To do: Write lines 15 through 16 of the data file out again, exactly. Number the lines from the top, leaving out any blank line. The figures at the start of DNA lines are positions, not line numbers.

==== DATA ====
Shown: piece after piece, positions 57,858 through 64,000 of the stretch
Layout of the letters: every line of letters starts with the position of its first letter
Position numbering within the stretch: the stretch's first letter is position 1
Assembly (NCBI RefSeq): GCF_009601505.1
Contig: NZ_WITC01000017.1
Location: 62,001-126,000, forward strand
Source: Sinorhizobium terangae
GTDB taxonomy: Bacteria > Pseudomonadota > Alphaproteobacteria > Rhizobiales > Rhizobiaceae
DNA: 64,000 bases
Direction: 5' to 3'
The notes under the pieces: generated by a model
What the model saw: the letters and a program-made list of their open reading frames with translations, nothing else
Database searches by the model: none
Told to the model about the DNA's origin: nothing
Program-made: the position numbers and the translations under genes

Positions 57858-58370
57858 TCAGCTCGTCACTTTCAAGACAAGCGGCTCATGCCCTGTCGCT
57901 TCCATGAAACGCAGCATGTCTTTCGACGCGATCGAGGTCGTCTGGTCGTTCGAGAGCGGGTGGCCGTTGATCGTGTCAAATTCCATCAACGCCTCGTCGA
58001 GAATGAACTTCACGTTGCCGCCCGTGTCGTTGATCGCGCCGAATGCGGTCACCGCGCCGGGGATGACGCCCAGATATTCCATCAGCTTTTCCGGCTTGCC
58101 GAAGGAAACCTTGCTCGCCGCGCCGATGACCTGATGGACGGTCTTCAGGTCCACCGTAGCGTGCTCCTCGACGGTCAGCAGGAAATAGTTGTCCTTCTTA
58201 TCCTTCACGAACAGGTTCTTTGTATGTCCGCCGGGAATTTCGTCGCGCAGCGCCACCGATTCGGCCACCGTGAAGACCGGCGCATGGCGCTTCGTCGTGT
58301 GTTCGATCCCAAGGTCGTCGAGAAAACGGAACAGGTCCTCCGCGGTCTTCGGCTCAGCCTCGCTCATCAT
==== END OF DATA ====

Program-made: the position numbers and the translations under genes

Positions 57858-58370